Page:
Do the Right Thing

Spirit, science, and health

Mental Health Disorders Are Closer Than You Think

May is Mental Health Month....we should all pay attention!

May is Mental Health Month and we really do need to pay close attention to this topic since mental health issues impact all of us....and I really do mean all of us.

For example, the National Institute of Mental Health (NIMH) report that 25% of all Americans have a diagnosable mental health disorder in any given year. Ongoing  and chronic stress not only impacts our psychological functioning and mental health but also negatively impacts our physical health and well being too including contributing to cardiovascular disease and a weakened immune system. The body, mind, and spirit all interact in a complex biopsychosocial way that we often don't pay close enough attention to. Interventions also typically involve biological, psychological, and social strategies as well. You don't simply just "take a pill" and everything is better. Research tells us that life and treatment is more complicated than that. 

Additionally, there still exists much discrimination and prejudice about mental health issues. For example, recent research published in the Journal of Health and Social Behavior (Vol. 41, No. 2) reported that 68% of Americans don't want someone with a mental illness marrying into their family and 58% don't want people with mental illness in their workplaces. But the truth is that you already have someone in your personal and professional life with a mental health diagnosis....I'll guarantee it! Plus, the reality is that at some point in all of our lives we all likely meet the diagnostic criteria for a mental illness. The big three include anxiety, depression, and addictions. And if these and other disorders don't impact us individually then they sure do when they impact our family members, friends, neighbors, co-workers, and so forth. You just can't avoid it. Sure, certain disorders like bipolar illness, schizophrenia, and substance abuse tend to get a lot of press but there are many others that impact people and you never hear much about them.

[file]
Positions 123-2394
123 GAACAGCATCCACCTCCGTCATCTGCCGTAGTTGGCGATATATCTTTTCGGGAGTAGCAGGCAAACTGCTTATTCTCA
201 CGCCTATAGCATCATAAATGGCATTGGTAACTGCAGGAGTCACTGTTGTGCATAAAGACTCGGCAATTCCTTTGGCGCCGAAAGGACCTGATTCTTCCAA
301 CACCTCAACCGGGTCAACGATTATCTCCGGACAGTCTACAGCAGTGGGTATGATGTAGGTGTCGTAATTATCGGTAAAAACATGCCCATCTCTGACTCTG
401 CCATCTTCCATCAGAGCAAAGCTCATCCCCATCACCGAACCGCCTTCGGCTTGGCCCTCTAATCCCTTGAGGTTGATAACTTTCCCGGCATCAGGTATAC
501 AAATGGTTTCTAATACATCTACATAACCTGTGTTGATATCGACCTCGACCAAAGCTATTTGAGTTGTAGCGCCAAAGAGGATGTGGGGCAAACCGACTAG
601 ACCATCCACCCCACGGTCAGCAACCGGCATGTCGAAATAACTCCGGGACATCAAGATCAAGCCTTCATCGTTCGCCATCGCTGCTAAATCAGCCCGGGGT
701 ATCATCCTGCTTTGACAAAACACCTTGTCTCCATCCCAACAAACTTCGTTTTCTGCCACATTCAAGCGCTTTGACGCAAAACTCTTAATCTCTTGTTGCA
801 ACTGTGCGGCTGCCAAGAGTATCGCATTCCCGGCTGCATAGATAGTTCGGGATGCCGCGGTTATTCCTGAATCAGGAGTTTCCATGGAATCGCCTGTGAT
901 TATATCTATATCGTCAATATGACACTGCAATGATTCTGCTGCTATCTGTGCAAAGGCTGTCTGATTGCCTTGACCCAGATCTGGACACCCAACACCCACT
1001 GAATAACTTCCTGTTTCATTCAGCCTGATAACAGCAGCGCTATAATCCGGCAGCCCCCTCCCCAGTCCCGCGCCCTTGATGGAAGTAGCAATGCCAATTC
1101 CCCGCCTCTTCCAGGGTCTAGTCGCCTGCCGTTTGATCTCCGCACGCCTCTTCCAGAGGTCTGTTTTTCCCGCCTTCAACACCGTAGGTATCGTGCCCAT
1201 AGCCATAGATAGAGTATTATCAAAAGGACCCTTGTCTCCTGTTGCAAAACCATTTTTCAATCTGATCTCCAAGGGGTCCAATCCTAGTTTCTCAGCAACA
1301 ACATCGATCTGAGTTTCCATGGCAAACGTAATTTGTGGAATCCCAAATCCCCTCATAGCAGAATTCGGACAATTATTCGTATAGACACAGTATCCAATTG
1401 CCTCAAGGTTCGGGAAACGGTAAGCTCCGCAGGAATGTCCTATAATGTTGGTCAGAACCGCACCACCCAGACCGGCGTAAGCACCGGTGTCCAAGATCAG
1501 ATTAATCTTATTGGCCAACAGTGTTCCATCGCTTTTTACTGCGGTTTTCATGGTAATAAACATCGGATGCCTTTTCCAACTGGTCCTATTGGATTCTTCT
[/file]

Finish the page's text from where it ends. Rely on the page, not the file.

The good news is that the vast majority of the time mental health disorders are highly treatable with state-of-the-art evidence based treatments offered by licensed professionals such as psychologists. The bad news is that most people that need mental health services never get them due to the stigma associated with these conditions, ongoing denial, lack of appropriate and reasonable referrals, and the lack of state-of-the-art information.  

Since most people with mental and physical health symptoms discuss them first with friends and relatives before they talk to anyone else (including professionals), we all have a part to play in helping others get the help that they may need. Today, anyone who has troubles with their emotions, thinking, behavior, relationships, and both personal and professional functioning can get quality and adequate information and direction for help. I wish that more people would be proactive in this regard. It would make the world a better place for sure and more comfortable for everyone. Plus, if you catch things early, prognosis generally is better as well. 

So if you or someone you care about has symptoms that imapct their social, personal, or work functioning and well being, don't ignore it but act proactively. Thoughtfully ask them how they are doing and encourage them to seek help. It's there. 

Get resources about mental health, mind/body health, and family well-being at any of the following online locations (and thank me later!):

www.apa.org/helpcenter

www.youtube.com/apahelpcenter

http://www.ymca.net/healthy-family-home/

http://www.whatadifference.samhsa.gov/index.html

http://www.realwarriors.net/

http://www.mentalhealthamerica.net/go/may

Copyright 2014 Thomas G. Plante, PhD, ABPP

Check out my web site at www.scu.edu/tplante and follow me on Twitter @ThomasPlante 

Thomas Plante, PhD, ABPP, is the Augustin Cardinal Bea, SJ University Professor at Santa Clara University and Adjunct Clinical Professor of Psychiatry at Stanford University.

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